THE BLOG
01/28/2015 09:51 am ET Updated Mar 30, 2015

Breaking Down UFC 183: Silva vs. Diaz

The Ultimate Fighting Championship closes out an active month this Saturday, January 31 (10 P.M. EST, Pay Per View), as two of the promotion's biggest stars make their long-awaited comebacks in the UFC 183 main event.

Former middleweight champion Anderson Silva (30-6, 16-2 UFC), holder of some of the organization's most prized records, returns to the Octagon for the first time since December 2013, set to square off against former welterweight challenger Nick Diaz (26-9 1 NC, 7-6 UFC), who will fight for the first time in over 22 months.

Never before has there been so much anticipation for a main event featuring two fighters riding back-to-back losses, but Silva and Diaz are unique talents to MMA; the pair represents two of the sport's more intriguing personalities and skill sets.

A kickboxer and Brazilian Jiu Jitsu black belt, Silva is regarded by many as the greatest athlete in the history of the sport of mixed martial arts. Once recording 16 straight wins inside the Octagon, along with 10 successful title defenses, both UFC records, Silva will now return after suffering one of MMA's most gruesome and graphic injuries, breaking both his fibula and tibia in the second round at UFC 168. Silva moves like no other, mixing kicks and punches with devastating knees and elbows. He's also perfected the Thai clinch, demolishing everyone in his path, save current champion Chris Weidman.

Diaz, a former titlist in the now-defunct Strikeforce promotion, is one the finest boxers and Jiu Jitsu practitioners the UFC has ever seen, recording notable wins over current welterweight champion Robbie Lawler and former two-division strapholder B.J. Penn. Training out of Stockton, California under the tutelage of Cesar Gracie and Richard Perez, Diaz returns to the Octagon on the heels of a unanimous decision loss to Georges St-Pierre at UFC 158 and his second retirement from MMA.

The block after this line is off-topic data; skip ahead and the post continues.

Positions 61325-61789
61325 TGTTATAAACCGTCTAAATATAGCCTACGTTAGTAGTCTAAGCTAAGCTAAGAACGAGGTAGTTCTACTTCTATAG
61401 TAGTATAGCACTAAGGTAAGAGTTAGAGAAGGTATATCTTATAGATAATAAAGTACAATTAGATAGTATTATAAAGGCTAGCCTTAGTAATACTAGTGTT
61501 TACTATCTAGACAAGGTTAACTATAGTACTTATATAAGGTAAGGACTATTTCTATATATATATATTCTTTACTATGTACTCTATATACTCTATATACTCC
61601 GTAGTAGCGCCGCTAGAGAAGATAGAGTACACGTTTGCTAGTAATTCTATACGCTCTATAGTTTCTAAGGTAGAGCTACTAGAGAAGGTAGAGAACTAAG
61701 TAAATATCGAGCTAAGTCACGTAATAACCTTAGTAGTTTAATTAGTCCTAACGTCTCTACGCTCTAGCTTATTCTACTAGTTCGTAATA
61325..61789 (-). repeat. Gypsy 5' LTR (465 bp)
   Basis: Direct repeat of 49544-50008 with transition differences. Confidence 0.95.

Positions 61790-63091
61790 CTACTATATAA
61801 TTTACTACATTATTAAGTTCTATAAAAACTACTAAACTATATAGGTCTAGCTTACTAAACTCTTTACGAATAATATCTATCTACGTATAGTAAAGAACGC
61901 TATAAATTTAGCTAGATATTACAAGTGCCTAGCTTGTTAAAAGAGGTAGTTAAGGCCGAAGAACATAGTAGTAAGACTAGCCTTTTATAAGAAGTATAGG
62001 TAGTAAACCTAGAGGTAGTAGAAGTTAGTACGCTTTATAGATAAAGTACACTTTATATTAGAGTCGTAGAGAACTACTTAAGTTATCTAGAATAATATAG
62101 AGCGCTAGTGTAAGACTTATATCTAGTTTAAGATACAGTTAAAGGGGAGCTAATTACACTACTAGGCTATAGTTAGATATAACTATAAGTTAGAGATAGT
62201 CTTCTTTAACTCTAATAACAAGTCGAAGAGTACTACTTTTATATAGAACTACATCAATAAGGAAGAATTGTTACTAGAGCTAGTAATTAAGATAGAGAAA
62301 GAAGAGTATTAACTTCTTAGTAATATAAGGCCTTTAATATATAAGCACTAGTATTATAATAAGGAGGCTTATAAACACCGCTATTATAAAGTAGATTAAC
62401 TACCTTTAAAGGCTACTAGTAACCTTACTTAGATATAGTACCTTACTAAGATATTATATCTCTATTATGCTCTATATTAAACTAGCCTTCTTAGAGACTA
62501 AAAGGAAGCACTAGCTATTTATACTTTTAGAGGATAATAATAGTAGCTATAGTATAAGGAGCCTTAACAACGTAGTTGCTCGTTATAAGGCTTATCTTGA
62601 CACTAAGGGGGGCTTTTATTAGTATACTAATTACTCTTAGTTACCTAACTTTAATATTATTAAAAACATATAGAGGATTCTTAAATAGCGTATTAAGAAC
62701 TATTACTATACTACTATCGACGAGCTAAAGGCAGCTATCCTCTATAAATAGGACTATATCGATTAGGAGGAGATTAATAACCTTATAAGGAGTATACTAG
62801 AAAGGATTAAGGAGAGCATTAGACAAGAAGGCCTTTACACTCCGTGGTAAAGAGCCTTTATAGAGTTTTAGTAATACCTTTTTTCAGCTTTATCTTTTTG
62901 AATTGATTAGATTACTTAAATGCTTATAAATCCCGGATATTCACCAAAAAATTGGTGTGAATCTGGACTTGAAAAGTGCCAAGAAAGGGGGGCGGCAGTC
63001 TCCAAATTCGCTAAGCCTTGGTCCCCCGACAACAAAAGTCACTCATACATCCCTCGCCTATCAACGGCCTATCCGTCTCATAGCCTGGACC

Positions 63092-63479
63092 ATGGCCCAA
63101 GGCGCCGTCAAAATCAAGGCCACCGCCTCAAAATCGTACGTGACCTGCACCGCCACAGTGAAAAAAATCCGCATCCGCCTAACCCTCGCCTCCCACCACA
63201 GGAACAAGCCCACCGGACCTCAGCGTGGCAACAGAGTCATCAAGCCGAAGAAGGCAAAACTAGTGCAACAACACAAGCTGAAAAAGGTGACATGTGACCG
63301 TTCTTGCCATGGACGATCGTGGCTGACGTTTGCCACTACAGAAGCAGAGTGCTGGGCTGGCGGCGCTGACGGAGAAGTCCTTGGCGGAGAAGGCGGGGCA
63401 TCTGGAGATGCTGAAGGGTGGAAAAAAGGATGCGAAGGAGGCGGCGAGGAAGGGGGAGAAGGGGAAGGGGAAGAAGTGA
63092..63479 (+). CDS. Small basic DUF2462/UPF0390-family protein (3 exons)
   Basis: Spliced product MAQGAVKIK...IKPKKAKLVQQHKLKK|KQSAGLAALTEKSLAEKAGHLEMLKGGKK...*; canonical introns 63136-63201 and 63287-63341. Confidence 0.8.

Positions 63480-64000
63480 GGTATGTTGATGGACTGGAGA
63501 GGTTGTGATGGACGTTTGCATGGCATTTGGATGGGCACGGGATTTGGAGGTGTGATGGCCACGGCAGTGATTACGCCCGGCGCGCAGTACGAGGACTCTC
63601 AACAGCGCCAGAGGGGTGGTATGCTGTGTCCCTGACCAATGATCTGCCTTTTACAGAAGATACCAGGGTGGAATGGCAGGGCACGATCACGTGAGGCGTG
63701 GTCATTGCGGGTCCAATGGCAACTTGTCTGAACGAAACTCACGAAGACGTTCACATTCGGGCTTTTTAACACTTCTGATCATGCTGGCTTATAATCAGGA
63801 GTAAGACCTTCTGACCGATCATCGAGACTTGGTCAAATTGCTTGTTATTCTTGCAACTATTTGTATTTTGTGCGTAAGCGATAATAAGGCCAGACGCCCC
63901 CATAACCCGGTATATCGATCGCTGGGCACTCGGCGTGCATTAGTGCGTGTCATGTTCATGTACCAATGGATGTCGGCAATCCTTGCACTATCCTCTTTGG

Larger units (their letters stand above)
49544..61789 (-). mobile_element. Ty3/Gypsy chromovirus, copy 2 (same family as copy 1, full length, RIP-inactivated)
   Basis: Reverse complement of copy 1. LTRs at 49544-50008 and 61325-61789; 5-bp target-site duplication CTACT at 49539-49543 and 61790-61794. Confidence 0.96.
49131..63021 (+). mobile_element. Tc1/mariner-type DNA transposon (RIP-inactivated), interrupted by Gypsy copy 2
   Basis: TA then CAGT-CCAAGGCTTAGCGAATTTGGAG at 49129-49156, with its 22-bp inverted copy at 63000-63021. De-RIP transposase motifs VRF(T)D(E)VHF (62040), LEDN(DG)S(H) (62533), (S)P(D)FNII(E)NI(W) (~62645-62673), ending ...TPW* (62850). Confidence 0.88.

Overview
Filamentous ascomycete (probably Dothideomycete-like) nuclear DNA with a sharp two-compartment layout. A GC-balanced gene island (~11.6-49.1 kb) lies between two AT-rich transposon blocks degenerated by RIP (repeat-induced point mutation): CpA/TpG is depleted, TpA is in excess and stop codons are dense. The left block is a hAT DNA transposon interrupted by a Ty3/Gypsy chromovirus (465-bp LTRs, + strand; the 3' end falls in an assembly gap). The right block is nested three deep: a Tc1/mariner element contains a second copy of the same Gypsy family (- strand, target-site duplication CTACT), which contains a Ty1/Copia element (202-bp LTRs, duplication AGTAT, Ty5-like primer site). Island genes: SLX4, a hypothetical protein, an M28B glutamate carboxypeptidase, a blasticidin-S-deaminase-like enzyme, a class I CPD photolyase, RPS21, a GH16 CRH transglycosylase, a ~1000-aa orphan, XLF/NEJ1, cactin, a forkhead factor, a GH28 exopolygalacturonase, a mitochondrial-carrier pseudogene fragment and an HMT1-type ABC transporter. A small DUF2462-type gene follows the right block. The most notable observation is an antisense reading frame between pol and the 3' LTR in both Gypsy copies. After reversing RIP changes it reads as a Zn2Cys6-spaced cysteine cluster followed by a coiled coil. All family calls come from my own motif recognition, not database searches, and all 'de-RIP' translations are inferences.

The matchup between Silva and Diaz has created a stir and interest unlike any before it, mainly because the two main-event fighters are some of the sport's most beloved veterans. But there remain questions about how competitive this contest will be.

There has been much emphasis placed on the fact the Diaz is fighting 15 pounds above his normal weight, which seemingly gives Silva a significant size and strength advantage. But Silva rarely relies on out-muscling opponents, instead choosing to finesse his way into range before unleashing his power punches. Diaz, who is second all time in strikes landed inside the Octagon, is known for his constant pressure and forward movement, regularly putting himself in harm's way to land flurries; he delivers the kind of gutsy performances that resonate with the combat sports' audience. But with the rewards comes a high level of risk, and sometime in the third round, Silva will land knees in the clinch before finishing Diaz with punches.

Co-main event: Tyron Woodley vs. Kelvin Gastelum

A marquee matchup in the welterweight division, the bout between third-ranked Woodley (14-3, 4-2 UFC) and seventh-ranked Gastelum (10-0, 5-0 UFC) features two high-level wrestlers with exceptional finishing ability and title aspirations.

Woodley, who is coming off of a technical knockout of Dong Hyun Kim last August, is an explosive athlete known for his punching power and sheer strength. A standout Division-I wrestler at the University of Missouri, Woodley is one of the bigger athletes in the 170-pound division, using his size and speed to stifle and pressure opponents before setting up his takedowns with punches.